Sofas

There was no Sunday Drive today, not even a Friday drive as happened last week… This weekend the construction drawings for a Belgian style kitchen took precedence…

Belgian Style Kitchen construction drawings; Wilson Kelsey Design

So… I’m going to circle back to the weekend of August 1, when Sally and I drove to Lenox to meet her brother Pat and and his daughter Stephanie. Pat is hiking the Appalachian Trail and his daughter was joining him on the trail the coming week. The weekend was an opportunity for much needed R&R for the 4 of us. We took in  TWO Tanglewood concerts – one from the lawn, the other under the shed roof.

Tanglewood Shed at night

shed, day

While Pat and Stephanie were off restocking provisions, buying a new lighter tent and doing laundry… Sally and I explored the area, visiting Ashintully Gardens and Naumkeag, both Trustees of Reservations properties.

Ashintully Gardens, located in Tyringham, are the remnants of the grand estate Ashintully, a Georgian style mansion built in 1903 for Robb and Grace de Peyster Tystus. Amongst local residents of the Berkshires, the mansion was known as the Marble Palace due to the way the white sand in the stucco reflected in the sunlight. The home burned down in 1952, with only the front portico’s 4 tall doric columns remaining. After the fire, John S. McLennan Jr. moved into the farmhouse at the foot of the hill and subsequently began a 30 year effort designing and creating the gardens you can see today.

Ashintully Gardens; photo by John Kelsey, Wilson  Kelsey Design

Ashintully Gardens; photo by John Kelsey, Wilson  Kelsey Design

Ashintully Gardens; photo by John Kelsey, Wilson  Kelsey Design

Ashintully Gardens; photo by John Kelsey, Wilson  Kelsey Design

Ashintully Gardens; photo by John Kelsey, Wilson  Kelsey Design

Our other visit was to Naumkeag, designed by McKim, Meade & White for Joseph Choate in the late 19th Century as a summer retreat for the family for three generations. The gardens were designed by Choate’s daughter, Miss Mable Choate and Fletcher Steele over a 30 year period. If my memory serves me, when the property was bequeathed to the Trustees in 1958, it came intact with the contents of the house, including furniture and artwork. While I am not a big fan of Victorian Period architecture, I found myself truly admiring the creative and enthusiastic blending of classical architectural elements and details.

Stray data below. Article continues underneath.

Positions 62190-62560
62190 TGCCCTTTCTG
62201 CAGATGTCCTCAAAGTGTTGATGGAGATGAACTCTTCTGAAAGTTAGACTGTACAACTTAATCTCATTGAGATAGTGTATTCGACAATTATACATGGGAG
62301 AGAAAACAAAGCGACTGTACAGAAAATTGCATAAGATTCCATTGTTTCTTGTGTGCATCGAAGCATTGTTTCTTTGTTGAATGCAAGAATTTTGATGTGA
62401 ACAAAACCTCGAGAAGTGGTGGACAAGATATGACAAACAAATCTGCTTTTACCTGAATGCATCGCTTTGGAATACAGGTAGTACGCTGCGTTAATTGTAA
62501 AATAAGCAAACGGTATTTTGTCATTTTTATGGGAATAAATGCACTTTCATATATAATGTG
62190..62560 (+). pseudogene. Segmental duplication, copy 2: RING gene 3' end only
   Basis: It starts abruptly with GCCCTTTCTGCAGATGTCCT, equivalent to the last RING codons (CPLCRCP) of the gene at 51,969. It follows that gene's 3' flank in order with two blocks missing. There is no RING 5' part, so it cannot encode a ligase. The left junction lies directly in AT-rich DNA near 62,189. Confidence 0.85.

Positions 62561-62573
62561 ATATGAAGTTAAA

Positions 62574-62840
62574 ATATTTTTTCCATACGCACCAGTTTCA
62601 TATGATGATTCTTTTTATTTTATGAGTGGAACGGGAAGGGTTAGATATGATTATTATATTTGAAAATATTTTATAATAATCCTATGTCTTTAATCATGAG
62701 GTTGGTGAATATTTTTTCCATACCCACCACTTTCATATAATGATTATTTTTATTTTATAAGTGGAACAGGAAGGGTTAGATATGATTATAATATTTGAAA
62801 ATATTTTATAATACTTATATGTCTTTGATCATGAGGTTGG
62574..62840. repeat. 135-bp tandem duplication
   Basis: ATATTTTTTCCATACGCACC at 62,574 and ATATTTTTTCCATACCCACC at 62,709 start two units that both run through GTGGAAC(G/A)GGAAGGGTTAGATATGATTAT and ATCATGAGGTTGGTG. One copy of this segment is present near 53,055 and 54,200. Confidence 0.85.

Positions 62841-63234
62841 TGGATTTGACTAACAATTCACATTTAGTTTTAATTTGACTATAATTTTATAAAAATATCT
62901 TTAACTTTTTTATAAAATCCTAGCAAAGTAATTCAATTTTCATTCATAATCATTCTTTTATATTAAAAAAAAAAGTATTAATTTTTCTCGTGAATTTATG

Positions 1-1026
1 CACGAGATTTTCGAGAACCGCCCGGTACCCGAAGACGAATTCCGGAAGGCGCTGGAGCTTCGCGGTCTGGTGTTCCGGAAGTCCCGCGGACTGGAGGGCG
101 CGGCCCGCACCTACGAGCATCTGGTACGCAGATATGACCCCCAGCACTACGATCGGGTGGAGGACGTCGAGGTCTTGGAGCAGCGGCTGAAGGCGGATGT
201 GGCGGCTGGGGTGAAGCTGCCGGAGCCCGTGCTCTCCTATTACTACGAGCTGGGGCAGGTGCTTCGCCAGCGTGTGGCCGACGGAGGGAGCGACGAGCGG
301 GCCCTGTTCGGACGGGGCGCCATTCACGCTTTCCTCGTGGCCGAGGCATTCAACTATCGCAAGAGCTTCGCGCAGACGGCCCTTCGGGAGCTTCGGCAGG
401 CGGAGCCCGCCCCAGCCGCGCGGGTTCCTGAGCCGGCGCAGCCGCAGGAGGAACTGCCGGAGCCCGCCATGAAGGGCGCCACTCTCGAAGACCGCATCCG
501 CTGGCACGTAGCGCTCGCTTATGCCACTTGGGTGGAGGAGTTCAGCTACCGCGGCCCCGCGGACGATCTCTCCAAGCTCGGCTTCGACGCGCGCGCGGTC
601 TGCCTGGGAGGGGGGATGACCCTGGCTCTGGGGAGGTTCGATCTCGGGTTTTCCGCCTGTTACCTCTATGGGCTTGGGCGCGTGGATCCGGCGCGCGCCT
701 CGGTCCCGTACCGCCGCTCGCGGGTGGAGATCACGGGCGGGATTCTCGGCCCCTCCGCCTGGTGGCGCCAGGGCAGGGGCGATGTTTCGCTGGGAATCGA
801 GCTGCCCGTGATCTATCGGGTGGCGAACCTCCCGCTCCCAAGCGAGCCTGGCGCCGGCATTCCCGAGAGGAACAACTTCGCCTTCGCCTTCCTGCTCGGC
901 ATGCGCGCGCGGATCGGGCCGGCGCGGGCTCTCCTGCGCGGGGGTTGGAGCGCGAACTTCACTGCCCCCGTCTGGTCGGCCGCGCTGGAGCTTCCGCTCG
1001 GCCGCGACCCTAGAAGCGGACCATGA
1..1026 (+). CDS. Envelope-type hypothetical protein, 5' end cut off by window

Naumkeag; photo by John Kelsey, Wilson Kelsey Design

Naumkeag; photo by John Kelsey, Wilson Kelsey Design

Naumkeag; photo by John Kelsey, Wilson Kelsey Design

Naumkeag; photo by John Kelsey, Wilson Kelsey Design

Naumkeag; photo by John Kelsey, Wilson Kelsey Design

Hand threaded wooden beads!!!

Naumkeag 6Naumkeag; photo by John Kelsey, Wilson Kelsey Design

Silver leaf ceiling… Liking the border stripes…

Naumkeag; photo by John Kelsey, Wilson Kelsey Design

Then there was the garden… Took my breath away!!!

Naumkeag; photo by John Kelsey, Wilson Kelsey Design

Naumkeag; photo by John Kelsey, Wilson Kelsey Design

Naumkeag; photo by John Kelsey, Wilson Kelsey Design

Naumkeag; photo by John Kelsey, Wilson Kelsey Design

Naumkeag; photo by John Kelsey, Wilson Kelsey Design

Naumkeag; photo by John Kelsey, Wilson Kelsey Design

And I haven’t even talked about The Kemble Inn in Lenox, where we stayed.

The Kemble Inn, Photo by John Kelsey

Better save that for another post…

Cheers,

John

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We’re sooo excited! Our 1670 antique colonial featured in Design New England is finally on the news stands and available digitally! A special thanks to Loren Savini of Design New England for her wonderfully written story and Michael J Lee for his beautiful photographs!

Have a wonderful week!

 

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To follow us on Facebook, click here.

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If you would like our assistance on your design project, contact us here.

 

 

This week, I’ve been featuring images on the Wilson Kelsey Design Facebook page from a project published in a 2010 issue of Cote Ouest. My four years of high school French, taken many moons ago, is simply inadequate to translate or be able to identify the designer(s) of this beautiful project. I saved my favorite for last – to post here. From tile floor pattern, to the millwork’s details – I’m in love with everything about this vignette! Doesn’t hurt that the the color purple in all it’s tints and hues imbues the whole image with it’s presence. A cup of tea and a warm muffin in the morning. A good book in the evening. I’d be there every spare moment!

Have  wonderful weekend!

Be sure to drop the Wilson Kelsey Design Facebook page to see other images of the project and to read about Thursday’s design adventure…

Cheers,

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To inquire about our design services, click here and here.